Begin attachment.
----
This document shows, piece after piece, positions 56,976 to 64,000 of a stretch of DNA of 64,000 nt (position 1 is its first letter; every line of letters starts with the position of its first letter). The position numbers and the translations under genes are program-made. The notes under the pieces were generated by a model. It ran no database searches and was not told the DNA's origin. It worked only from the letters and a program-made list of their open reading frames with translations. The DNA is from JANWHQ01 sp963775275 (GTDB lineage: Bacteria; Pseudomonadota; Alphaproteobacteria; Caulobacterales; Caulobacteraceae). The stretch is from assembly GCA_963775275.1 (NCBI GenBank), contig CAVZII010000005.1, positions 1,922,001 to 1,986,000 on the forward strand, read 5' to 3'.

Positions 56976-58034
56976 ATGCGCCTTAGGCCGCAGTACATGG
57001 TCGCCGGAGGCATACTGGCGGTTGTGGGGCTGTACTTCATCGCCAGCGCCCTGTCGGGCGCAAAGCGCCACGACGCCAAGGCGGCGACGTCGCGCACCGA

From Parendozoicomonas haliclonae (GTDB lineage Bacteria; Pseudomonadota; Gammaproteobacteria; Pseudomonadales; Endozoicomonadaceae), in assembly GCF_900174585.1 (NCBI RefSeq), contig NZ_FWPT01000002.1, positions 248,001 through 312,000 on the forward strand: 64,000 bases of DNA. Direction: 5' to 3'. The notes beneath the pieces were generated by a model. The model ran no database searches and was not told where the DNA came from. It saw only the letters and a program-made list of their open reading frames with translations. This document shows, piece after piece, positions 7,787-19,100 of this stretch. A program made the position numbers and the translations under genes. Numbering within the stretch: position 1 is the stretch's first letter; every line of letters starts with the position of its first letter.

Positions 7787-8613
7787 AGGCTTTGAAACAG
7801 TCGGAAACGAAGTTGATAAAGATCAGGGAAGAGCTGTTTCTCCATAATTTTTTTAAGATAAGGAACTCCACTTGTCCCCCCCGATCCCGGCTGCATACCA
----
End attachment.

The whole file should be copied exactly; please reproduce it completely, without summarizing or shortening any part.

This document shows, piece after piece, positions 56,976 to 64,000 of a stretch of DNA of 64,000 nt (position 1 is its first letter; every line of letters starts with the position of its first letter). The position numbers and the translations under genes are program-made. The notes under the pieces were generated by a model. It ran no database searches and was not told the DNA's origin. It worked only from the letters and a program-made list of their open reading frames with translations. The DNA is from JANWHQ01 sp963775275 (GTDB lineage: Bacteria; Pseudomonadota; Alphaproteobacteria; Caulobacterales; Caulobacteraceae). The stretch is from assembly GCA_963775275.1 (NCBI GenBank), contig CAVZII010000005.1, positions 1,922,001 to 1,986,000 on the forward strand, read 5' to 3'.

Positions 56976-58034
56976 ATGCGCCTTAGGCCGCAGTACATGG
57001 TCGCCGGAGGCATACTGGCGGTTGTGGGGCTGTACTTCATCGCCAGCGCCCTGTCGGGCGCAAAGCGCCACGACGCCAAGGCGGCGACGTCGCGCACCGA

From Parendozoicomonas haliclonae (GTDB lineage Bacteria; Pseudomonadota; Gammaproteobacteria; Pseudomonadales; Endozoicomonadaceae), in assembly GCF_900174585.1 (NCBI RefSeq), contig NZ_FWPT01000002.1, positions 248,001 through 312,000 on the forward strand: 64,000 bases of DNA. Direction: 5' to 3'. The notes beneath the pieces were generated by a model. The model ran no database searches and was not told where the DNA came from. It saw only the letters and a program-made list of their open reading frames with translations. This document shows, piece after piece, positions 7,787-19,100 of this stretch. A program made the position numbers and the translations under genes. Numbering within the stretch: position 1 is the stretch's first letter; every line of letters starts with the position of its first letter.

Positions 7787-8613
7787 AGGCTTTGAAACAG
7801 TCGGAAACGAAGTTGATAAAGATCAGGGAAGAGCTGTTTCTCCATAATTTTTTTAAGATAAGGAACTCCACTTGTCCCCCCCGATCCCGGCTGCATACCA